Unseen, unfed: Seeking help
March 2, 2020
Taylor Chism, senior in FAA, was on the Supplemental Nutrition Assistance Program program during her sophomore and junior years but was no longer eligible after her job wages increased to $11 an hour. Kenji Pantin, recent doctoral graduate in LAS, made $18,000 a year from teaching at the University, and also applied for SNAP when she first came here but was denied due to her income.
Students at four-year universities are eligible for the SNAP program if they are under 18 years old as well as if they are over the age of 50, work approximately 20 hours a week or work a federal work-study approved job along with other instances regarding family situations, according to their website. The University must notify you if you are eligible to apply, but without University notification, an individual is unable to gain access to SNAP benefits. For Chism, she isn’t able to work the 20 hours due to school, so the amount of money she earns isn’t enough to cover groceries and bills.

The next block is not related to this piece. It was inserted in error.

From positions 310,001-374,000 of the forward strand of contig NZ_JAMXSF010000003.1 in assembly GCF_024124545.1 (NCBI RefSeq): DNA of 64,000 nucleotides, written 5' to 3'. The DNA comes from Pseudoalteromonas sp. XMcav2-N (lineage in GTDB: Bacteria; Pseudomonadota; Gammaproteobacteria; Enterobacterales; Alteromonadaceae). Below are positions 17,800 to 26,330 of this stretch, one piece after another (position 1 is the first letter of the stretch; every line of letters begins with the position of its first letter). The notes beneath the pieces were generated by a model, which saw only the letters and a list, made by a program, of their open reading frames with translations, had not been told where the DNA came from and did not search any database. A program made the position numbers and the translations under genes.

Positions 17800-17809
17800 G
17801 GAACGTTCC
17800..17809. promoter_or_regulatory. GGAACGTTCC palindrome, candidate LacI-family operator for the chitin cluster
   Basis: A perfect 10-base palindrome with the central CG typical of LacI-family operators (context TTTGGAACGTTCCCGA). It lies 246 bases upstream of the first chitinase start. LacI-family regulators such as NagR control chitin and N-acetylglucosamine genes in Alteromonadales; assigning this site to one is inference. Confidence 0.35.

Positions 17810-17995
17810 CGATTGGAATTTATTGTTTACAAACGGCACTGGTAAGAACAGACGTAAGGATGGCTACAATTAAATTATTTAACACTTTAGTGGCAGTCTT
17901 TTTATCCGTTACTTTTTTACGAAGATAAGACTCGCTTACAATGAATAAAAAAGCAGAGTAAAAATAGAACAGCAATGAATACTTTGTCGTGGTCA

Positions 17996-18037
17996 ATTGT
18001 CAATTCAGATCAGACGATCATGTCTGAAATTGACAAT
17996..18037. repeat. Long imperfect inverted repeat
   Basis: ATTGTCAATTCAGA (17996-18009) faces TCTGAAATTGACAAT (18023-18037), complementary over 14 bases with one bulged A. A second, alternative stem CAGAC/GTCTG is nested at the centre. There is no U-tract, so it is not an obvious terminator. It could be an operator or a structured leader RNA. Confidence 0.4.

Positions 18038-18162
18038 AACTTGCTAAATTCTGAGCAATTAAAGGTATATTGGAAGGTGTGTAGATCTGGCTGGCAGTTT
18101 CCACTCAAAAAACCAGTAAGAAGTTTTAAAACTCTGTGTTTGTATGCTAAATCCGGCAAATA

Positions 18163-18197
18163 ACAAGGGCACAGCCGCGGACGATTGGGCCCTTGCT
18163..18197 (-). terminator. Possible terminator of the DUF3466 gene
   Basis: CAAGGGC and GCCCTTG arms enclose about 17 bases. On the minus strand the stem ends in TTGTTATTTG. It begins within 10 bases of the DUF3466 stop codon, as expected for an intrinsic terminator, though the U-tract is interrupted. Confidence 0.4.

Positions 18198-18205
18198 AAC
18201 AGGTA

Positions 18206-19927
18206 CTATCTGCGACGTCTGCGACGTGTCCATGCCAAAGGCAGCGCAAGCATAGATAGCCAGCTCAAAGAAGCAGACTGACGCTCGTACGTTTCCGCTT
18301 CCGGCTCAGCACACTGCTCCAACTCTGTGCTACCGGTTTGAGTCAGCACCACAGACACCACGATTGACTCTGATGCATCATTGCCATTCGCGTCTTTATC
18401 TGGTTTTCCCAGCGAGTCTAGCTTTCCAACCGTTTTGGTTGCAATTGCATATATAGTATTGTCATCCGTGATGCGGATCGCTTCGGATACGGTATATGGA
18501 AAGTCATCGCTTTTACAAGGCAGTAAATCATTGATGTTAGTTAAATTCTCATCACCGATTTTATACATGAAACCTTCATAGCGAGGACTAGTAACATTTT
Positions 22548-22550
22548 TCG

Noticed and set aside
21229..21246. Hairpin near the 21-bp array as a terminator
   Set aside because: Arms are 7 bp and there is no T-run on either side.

Chism is receiving some financial help from her family now, but there were days where she ate less to ensure she would have enough food for the upcoming week. On school days, she often waited until dinner to eat. This left her feeling frustrated and unfocused.